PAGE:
Wednesday, April 05, 2006

Defending Virginia, the South, and Mastery, part two

Defending Virginia’s Slavery

Dabney had long been convinced that the strongest argument on behalf of southern slavery would be one drawn from Holy Scripture. As early as 1851, he had held that southern response to the 1850 Wilmont Proviso, which sought to provide a solution to the balance of slave and free states, should focus on the “fundamental ethical question of the justifiableness of slavery.” Recognizing that the nineteenth century American mind still bowed to biblical authority, he believed that in order to affect “the general current of national opinion on this subject, ‘Is slaveholding intrinsically immoral or unjust?’ we must go before the nation with the bible as the test, and the ‘thus saith the Lord,’ as the answer.” This strategy was the only wise one, Dabney held, because “on the bible argument, we are, logically, impregnable.”

It is for this reason that the central part of Dabney’s Defence of Virginia sought to “push the Bible argument continually.” Dabney’s thesis was that “the Bible teaches that the relation of master and slave is perfectly lawful and right, provided only its duties be lawfully fulfilled.” In order to demonstrate this, he ranged widely over Old and New Testament texts. Dabney began with Genesis 9, a key text in the apologetics for American slavery. There he observed that while the curse of Ham and his son, Canaan, did not justify African slavery, it did provide “the origin of domestic slavery.” God provided slavery, according to Dabney, to remedy “the peculiar moral degradation of a part of the race.” Because God sanctioned slavery for Ham and his posterity, slavery could not be sinful, he concluded. Dabney also considered Abraham and Isaac as a slaveholders. God clearly did not disapprove of Abraham’s slaveholding, Dabney argued, because God extended the sacrament of circumcision to include Abraham’s entire household—male sons and male slaves. Also, God told the runaway slave Hagar, who belonged to Abraham, to return to her master and submit herself to him when she had run away.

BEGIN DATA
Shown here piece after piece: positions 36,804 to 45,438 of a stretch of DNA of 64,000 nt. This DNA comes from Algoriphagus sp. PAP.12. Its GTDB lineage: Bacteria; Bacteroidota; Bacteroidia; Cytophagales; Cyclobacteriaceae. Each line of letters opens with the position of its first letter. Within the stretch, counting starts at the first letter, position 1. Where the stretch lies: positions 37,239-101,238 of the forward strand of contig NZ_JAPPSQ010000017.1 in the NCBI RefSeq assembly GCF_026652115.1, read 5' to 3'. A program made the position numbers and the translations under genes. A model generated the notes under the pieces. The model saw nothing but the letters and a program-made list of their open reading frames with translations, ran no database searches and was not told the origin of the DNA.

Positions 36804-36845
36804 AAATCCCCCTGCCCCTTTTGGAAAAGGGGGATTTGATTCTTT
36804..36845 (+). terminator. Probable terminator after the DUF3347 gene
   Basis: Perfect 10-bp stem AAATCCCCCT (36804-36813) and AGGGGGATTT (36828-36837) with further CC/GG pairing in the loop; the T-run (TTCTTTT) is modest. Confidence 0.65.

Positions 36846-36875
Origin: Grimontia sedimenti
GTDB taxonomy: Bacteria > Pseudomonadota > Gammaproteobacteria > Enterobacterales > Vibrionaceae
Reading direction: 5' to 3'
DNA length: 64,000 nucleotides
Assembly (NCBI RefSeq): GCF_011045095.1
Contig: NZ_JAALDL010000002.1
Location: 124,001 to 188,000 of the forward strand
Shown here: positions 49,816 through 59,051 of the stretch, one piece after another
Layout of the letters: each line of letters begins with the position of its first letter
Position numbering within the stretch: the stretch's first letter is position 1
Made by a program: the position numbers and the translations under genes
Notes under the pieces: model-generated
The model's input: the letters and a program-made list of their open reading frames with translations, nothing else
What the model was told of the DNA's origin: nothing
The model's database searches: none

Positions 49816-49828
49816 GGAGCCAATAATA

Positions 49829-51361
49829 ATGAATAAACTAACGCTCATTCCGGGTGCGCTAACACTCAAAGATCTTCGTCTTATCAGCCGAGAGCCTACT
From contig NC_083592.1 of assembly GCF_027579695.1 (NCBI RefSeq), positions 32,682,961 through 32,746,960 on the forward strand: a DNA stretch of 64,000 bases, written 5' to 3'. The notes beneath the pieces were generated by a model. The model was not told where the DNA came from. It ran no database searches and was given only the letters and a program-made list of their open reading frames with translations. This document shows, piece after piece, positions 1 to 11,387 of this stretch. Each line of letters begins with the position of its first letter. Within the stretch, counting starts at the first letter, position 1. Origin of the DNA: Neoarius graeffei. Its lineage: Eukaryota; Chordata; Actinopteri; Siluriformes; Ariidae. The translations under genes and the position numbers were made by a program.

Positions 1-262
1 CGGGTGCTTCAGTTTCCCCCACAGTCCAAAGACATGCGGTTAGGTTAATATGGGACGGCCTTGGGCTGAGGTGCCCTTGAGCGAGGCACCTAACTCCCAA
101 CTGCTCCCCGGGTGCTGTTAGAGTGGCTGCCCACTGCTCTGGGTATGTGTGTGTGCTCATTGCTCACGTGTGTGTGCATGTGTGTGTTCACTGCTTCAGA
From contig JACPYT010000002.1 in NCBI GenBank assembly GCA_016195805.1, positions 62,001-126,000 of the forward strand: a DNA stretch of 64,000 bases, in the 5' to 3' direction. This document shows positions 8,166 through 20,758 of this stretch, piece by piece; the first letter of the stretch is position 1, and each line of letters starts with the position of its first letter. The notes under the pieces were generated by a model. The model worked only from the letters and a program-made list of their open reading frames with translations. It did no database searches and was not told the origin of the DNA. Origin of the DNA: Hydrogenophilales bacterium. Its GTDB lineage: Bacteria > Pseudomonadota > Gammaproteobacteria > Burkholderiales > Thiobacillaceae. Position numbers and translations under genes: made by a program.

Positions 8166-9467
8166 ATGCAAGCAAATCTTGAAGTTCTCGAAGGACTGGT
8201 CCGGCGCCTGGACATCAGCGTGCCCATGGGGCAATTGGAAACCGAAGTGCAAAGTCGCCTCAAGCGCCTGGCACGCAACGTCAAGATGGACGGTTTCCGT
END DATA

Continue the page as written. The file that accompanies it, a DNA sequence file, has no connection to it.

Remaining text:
Another series of Old Testament texts that Dabney examined were the Mosaic laws. He tried to demonstrate that because God “expressly authorized” slavery in the Old Testament, it was “innocent” to hold slaves “unless it has been subsequently forbidden by God.” Finally, Dabney pointed out that slavery was mentioned twice in the Ten Commandments, “in modes which are a recognition of its lawfulness.” Both the Fourth and the Tenth Commandments explicitly mentioned slavery: the Fourth commanding masters to allow slaves to rest and worship on the Sabbath, the Tenth forbidding covetous attitudes toward another’s slaves.

The most incredible Old Testament argument that Dabney made, however, was that God himself was a slaveholder—in both Numbers 31:25-30 and Joshua 9:20-27, it appeared that God claimed a “tithe” of slaves akin to a tithe of grain or cattle. Hence, Dabney concluded, God could not have taught that slavery per se was sinful because God himself was a slaveholder.

While Dabney claimed that the inspired arguments of the Old Testament should be enough for Christians, still he believed that the New Testament also sanctified the master-slave relation. Though he held that the “mere absence of a condemnation of slaveholding in the New Testament is proof that it is not unlawful,” Dabney did not rest his case there. He pointed out that Christ applauded the faith of the slaveholding centurion in Matthew 8:5-13. Further, the Apostles failed to act against slaveholding as a moral evil. In fact, slaveholders were prominent members of the early church and the apostolic writers wrote specific instruction to them about how they were to treat their slaves (e.g. Ephesians 6:9, Colossians 4:1). Finally, Dabney pointed to the Apostle Paul’s letter to Philemon, claiming that not only did Paul not rebuke Philemon for slaveholding, but Paul also returned Philemon’s runaway slave Onesimus to him, apparently recognizing Philemon’s property rights in his slave. In defending slavery, Dabney believed that a common sense reading of Scripture’s apparent sanction of slavery should be enough.

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